US Stocks Rise, Aided By United Tech, Texas Instruments January 23, 2007Posted by notapundit in Economic News.
NEW YORK (Dow Jones)–Stocks advanced as optimism about earnings and outlooks from United Technologies, Texas Instruments and Burlington Northern Santa Fe outdistanced downbeat deliveries from Alcatel-Lucent, DuPont and Johnson & Johnson.
The Dow Jones Industrial Average gained 56.64, or 0.45%, to 12533.80, its first advance in five sessions. The Nasdaq Composite rose 0.34, or 0.01%, to 2431.41. The Standard & Poor’s 500 Index added 5.04, or 0.35%, to 1427.99.
“We had the Conference Board’s index of leading economic indicators reinforce the fact that the economy is strong enough to avoid concerns of recession but not so strong to incite fears of inflation and further Fed tightening,” said Bill Strazzullo, chief market strategist at Bell Curve Trading.
United Technologies rose $2.05, or 3.2%, to $66.14, the best gainer on the Dow industrial average. Strength in aerospace and commercial construction businesses helped propel a 38% jump in net income. The conglomerate also backed its 2007 earnings forecast for profit in the range of $4.05 to $4.20 a share.
Texas Instruments gained 1.01, or 3.5%, to 29.60. Investors bet that soft demand for cellphone chips will soon improve and bought shares despite the mobile handset chip maker producing fourth-quarter profit and revenue that were just modestly higher. Texas Instruments also said it will cut 500 jobs and close an older factory to reduce costs.
Burlington Northern Santa Fe gained 2.97, or 3.9%, to 80.10. The railroad operator said its fourth-quarter earnings rose 21%, boosted by higher freight and coal revenues. The news set off a rally among other rail companies, with CSX rising 1.56, or 4.4%, to 36.66, Union Pacific advancing 2.91, or 3.1%, to 98.22 and Norfolk Southern Corp. gaining 1.62, or 3.1%, to 53.73.
Alcatel-Lucent’s American depositary receipts dropped 1.04, or 7.3%, to 13.15, the third biggest percentage decline on the NYSE. The telecommunications equipment maker – created through an $11.6 billion merger in November – warned of a fourth-quarter slump in operating profit and said full-year 2006 revenues would come in close to 2005 levels, as heightened competition around the globe squeezed sales.
Johnson & Johnson dropped 68 cents, or 1%, to 66.50. The maker of Band-Aids, Neutrogena and Tylenol recorded a 3.5% earnings increase amid strong drug sales. But sales of its Cypher drug-coated stents fell 15% amid a softening market.
Dow industrial DuPont lost 43 cents, or 0.86%, to 49.67. Fourth-quarter net income surged, but the strength came on one-time gains, a lower-than-expected base tax rate and a rebound from year-earlier plant disruptions caused by Gulf Coast hurricanes. The chemical maker also said that demand from the housing and automotive markets in the first half of 2007 is expected to be down from a year ago and reaffirmed full-year earnings guidance that is below analysts’ projections.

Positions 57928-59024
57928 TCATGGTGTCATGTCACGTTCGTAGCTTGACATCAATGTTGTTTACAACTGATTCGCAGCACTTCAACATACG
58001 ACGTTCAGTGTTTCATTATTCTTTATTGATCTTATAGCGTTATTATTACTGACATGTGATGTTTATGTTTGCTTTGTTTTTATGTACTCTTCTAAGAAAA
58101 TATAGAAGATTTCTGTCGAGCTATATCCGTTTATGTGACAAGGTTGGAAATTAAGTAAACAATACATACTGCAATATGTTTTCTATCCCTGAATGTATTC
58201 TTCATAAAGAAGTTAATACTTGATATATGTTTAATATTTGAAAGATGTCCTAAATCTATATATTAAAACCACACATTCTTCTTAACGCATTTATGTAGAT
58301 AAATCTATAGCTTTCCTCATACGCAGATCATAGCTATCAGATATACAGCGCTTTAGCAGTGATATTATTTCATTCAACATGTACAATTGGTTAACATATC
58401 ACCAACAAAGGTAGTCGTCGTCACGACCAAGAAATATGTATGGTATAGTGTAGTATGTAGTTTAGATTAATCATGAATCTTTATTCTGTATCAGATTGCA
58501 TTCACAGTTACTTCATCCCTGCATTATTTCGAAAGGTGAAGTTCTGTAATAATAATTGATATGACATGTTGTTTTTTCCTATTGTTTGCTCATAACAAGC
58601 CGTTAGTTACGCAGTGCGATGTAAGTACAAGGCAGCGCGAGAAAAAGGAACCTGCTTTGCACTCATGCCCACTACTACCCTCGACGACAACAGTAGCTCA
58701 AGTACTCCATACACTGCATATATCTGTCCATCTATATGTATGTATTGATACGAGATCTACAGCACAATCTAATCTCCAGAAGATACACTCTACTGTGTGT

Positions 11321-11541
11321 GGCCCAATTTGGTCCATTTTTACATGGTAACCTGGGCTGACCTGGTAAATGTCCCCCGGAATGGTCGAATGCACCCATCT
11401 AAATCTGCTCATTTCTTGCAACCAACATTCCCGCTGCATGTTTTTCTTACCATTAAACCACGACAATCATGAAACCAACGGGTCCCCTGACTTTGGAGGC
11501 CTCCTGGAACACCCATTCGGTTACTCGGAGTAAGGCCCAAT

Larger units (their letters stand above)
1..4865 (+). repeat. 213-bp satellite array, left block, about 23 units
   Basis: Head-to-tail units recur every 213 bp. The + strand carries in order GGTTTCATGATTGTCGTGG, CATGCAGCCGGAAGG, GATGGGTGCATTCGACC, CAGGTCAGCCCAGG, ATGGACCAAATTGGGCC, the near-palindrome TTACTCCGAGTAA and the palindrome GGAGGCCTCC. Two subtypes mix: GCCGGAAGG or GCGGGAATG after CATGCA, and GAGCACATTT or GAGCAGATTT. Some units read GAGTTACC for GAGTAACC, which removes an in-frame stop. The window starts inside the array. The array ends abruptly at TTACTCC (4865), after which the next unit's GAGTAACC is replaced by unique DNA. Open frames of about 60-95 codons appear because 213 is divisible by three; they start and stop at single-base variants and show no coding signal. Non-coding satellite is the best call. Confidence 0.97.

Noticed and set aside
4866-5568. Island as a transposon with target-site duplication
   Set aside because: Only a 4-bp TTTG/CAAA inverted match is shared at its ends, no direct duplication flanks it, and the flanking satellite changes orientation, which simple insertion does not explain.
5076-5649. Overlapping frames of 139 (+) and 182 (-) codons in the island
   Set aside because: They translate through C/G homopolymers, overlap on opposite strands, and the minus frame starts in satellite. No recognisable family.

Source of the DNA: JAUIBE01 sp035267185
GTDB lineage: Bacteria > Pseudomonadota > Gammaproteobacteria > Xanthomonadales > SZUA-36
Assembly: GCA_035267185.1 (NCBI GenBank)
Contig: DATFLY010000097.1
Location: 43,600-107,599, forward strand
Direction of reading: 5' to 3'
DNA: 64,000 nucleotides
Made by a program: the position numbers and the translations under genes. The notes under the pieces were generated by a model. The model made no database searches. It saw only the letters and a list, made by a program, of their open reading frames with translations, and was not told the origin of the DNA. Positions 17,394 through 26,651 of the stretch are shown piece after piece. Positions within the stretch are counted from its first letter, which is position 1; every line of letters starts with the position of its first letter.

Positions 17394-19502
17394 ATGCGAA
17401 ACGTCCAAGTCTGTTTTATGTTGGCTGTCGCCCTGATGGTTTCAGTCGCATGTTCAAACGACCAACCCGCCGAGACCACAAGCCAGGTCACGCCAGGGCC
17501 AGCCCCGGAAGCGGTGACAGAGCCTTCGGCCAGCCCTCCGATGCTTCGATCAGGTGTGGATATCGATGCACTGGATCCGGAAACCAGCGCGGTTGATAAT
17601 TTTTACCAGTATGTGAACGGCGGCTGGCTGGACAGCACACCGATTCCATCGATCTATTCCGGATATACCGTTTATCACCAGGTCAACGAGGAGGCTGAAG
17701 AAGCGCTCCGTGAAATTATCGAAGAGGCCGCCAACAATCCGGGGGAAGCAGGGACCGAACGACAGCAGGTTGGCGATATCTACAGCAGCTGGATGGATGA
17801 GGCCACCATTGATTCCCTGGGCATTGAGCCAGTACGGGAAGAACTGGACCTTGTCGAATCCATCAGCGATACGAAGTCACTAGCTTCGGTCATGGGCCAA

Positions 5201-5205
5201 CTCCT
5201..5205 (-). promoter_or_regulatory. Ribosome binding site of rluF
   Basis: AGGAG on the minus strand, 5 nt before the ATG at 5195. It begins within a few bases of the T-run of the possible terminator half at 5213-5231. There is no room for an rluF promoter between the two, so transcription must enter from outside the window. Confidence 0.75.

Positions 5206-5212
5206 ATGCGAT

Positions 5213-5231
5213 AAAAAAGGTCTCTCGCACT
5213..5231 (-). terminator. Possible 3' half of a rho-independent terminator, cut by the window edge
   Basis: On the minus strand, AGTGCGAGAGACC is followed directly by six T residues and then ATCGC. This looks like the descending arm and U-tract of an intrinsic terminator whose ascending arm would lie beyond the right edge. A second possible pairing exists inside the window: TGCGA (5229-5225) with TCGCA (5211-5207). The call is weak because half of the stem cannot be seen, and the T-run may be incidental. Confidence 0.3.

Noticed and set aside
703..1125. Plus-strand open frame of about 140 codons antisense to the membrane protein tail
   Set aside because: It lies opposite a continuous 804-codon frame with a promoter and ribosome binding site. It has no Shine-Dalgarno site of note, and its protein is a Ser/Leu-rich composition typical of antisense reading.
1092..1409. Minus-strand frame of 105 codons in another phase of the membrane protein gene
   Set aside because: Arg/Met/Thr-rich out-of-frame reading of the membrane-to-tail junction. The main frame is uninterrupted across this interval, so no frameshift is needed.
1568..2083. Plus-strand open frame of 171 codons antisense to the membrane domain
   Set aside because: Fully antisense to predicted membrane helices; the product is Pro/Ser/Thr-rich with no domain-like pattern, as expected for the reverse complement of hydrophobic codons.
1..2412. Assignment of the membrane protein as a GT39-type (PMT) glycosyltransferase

Volume on the New York Stock Exchange was 1.67 billion shares. Up volume beat down by 1.11 billion to 643 million, and stocks that rose in value exceeded those that fell, 2,186 to 1,137.
The final Dow Jones Industrial Average close was 12533.80, up 56.64. On the New York Stock Exchange, there were 2,186 issues advancing, 1,137 declining and 165 unchanged.
NYSE volume totaled 1,730,214,400 shares, compared with 1,544,859,950 Monday.
The NYSE Composite Index was 9199.73, up 68.81. The average price per share rose by 34 cents.
Energizer Holdings leapt 8.20, or 11%, to 83.80, the Big Board’s third biggest percentage gainer. The consumer products company, whose brands include Schick and Wilkinson Sword razors in addition to its trademark batteries, posted higher fiscal first-quarter income, as solid sales of batteries and Quattro razors and blades helped offset rising costs for zinc and other raw materials.
Dow industrial Pfizer saw its sell-off accelerate, as shares dropped 58 cents, or 2.2%, to 26.37. Shares of the world’s largest drug maker by sales fell 1% on Monday when it offered a lukewarm revenue outlook and saying it will cut about 10,000 jobs, or about 10% of its world-wide work force, as it battles to offset impacts from losing patent exclusivity for its drugs.
Temple-Inland gained 3.14, or 6.8%, to 49.64. Billionaire investor Carl Icahn reported a 6.73% stake in the forest products, corrugated packaging, real-estate and financial services company and suggested that it spin off one or more of its component businesses.